Chapter 1 of New England Captives Carried to Canada.

CHAPTER I THE WARS - DEFENCE
The real cause of contentions among men is the ambition to take what does not belong to them." In the seventeenth, as alas in the twentieth century, men killed each other for that ambition. The beginning of hostilities between the French and English in North America was in 1613 - seven years before the Mayflower came. The end was the Peace of Paris in 1763. The beginning was in Acadia, so-called, at Somes Sound, Mount Desert, when Captain Argall cut down at Saint-Sauveur the cross which had been placed there by the little colony of Jesuits and courtiers who had been sent out by the pious Madame de Guercheville. The last intercolonial war ended with the Cession of Canada. In all the wars captives, mostly women and children, were carried from New England to Canada. The friendship between the Indians and whites, both French and English, was doubtless based upon trade. Both colonies were eager to buy furs. Each was jealous of the other and so the chief cause of our intercolonjal trouble was commercial. This is shown by the reports sent to Versailles by the governors of Canada. They are always afraid that the English and Dutch "by means of the cheap bargains they can give¹ will become masters of all the peltries thereby destroying the industry upon which Canada subsists.²" ¹ See Chapter III ²N. Y. Docs., IX, 405.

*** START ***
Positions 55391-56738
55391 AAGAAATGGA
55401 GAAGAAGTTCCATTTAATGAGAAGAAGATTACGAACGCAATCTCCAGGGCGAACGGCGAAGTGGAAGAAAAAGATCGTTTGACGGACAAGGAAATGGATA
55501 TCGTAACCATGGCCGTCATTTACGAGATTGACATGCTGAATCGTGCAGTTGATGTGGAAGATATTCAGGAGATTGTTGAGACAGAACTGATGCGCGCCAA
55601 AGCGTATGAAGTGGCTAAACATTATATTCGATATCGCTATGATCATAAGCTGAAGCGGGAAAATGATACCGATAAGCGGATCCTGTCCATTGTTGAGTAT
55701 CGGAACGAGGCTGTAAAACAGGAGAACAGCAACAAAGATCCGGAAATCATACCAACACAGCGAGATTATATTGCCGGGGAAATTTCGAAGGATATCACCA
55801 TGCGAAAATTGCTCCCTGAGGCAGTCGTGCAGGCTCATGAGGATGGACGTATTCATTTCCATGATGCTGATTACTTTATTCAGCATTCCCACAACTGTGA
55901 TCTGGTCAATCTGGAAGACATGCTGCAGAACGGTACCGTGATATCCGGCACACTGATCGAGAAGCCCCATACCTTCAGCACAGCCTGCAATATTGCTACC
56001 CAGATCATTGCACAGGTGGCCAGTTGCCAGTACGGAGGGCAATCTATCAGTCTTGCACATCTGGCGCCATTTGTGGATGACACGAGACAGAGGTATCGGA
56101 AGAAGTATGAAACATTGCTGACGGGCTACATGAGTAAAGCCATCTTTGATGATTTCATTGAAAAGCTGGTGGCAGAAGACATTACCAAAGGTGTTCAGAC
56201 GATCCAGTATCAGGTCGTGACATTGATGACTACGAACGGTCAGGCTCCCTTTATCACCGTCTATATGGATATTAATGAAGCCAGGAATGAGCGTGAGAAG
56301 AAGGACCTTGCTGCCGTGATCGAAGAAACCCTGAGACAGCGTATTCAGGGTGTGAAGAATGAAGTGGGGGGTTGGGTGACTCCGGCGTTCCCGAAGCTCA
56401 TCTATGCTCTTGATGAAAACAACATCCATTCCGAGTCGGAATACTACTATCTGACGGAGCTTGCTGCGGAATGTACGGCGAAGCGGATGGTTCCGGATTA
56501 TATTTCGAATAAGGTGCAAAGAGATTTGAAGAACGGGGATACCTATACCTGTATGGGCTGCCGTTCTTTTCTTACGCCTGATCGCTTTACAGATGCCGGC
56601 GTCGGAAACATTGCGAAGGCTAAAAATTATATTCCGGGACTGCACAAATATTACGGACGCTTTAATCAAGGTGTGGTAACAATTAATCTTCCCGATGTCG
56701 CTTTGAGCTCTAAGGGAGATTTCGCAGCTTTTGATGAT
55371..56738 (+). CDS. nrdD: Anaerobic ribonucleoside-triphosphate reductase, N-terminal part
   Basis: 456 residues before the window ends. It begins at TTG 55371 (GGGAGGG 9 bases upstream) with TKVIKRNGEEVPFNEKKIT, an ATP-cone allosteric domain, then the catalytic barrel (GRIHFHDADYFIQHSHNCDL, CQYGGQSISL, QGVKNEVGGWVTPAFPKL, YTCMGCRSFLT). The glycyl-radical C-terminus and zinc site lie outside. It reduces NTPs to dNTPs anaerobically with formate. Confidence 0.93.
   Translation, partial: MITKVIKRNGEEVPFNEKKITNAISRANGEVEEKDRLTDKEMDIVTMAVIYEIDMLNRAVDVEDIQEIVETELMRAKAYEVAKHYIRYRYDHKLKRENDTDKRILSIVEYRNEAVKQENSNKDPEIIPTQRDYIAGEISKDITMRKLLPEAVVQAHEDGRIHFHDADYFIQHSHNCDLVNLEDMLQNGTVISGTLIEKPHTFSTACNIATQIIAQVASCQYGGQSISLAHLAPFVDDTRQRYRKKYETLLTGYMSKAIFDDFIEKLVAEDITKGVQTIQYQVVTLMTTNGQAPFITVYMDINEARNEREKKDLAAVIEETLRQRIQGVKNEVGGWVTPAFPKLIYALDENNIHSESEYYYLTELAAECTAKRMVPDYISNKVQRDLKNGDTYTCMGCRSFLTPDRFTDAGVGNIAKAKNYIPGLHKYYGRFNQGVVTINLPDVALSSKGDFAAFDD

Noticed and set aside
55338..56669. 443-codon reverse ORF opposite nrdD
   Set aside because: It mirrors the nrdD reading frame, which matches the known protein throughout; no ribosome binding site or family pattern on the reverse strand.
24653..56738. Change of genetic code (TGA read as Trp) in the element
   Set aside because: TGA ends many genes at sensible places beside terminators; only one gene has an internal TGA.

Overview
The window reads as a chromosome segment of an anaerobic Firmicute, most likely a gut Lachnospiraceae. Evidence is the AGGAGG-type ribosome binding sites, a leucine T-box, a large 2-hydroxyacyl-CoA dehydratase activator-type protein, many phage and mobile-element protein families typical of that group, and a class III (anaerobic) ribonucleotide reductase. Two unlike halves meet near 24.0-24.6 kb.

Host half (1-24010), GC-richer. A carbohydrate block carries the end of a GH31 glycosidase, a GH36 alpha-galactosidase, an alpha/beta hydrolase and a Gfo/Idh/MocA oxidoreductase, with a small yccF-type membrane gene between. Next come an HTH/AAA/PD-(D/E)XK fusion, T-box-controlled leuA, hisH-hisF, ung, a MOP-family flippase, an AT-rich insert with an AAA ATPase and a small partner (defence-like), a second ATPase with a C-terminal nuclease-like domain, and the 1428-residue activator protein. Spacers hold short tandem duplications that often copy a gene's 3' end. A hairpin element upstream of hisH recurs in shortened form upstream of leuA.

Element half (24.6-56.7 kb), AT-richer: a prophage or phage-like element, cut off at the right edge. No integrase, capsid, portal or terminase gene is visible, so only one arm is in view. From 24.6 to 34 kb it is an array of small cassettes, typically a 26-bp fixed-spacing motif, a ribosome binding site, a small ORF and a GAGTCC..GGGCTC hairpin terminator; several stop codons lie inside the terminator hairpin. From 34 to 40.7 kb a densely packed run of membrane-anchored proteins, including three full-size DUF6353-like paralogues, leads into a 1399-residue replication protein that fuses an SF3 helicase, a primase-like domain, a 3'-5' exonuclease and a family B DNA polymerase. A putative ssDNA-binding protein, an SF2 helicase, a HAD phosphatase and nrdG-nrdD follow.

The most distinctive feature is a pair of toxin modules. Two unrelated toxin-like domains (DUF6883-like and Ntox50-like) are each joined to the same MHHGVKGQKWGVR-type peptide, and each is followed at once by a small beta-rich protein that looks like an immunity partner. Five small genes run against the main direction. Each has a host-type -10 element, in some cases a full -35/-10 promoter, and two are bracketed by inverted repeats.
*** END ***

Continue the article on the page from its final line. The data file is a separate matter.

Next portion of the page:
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PHILIP'S WAR. 1675-1678. TREATY OF FALMOUTH, SIGNED UNDER "THE SMOKING TREE" NEAR LONG CREEK BETWEEN PORTLAND AND SCARBOROUGH. It was in this, a strictly Indian war, that the first captives were carried to Canada. After the death of Philip his scattered followers sold their New England prisoners to the French. If the Indians had not profited by the ransoms paid for the group of Hatfield and Deerfield people there would have been less suffering in later wars. They boasted that if they were successful "Canada Indians" would follow them. FIRST INTERCOLONIAL WAR - KING WILLIAM'S, 168 8-1697. "THE DECADE OF SORROWS." PEACE OF RYSWICK. "Canada Indians," however, did not "follow" for eleven years. Then the war between France and England was brought over to their colonies. The right of William and Mary to the English throne was disputed by Louis XIV, who upheld James II. Apparently some New Englanders were less concerned than he, for a bold pamphlet was printed in London in 1691 entitled: "The Humble Address of the Publicans of New England to which King you please with some Remarks Upon it." But as the "Publicans" were uncertain whom they were humbly addressing, so had been their King two years earlier when he sent Letters of Instruction "To Such as for the Time being take Care for preserving the Peace and Administering the Laws in Our Colony of the Massachusetts Bay in New England in America." During this war many of our people travelled the long, sad road to Canada. Of the first summer's campaign Governor de Denonville reported that because "of the good understanding he has had through two Jesuits with the Indians who occupy the woods in the neighborhood of Boston,¹ and who are disposed to become Christians, he has been able . . . to seize, exclusive of Pem- kuit, sixteen forts.²" This sounds boastful! After the massacre ¹New England. ²N. Y. Docs., IX, 438.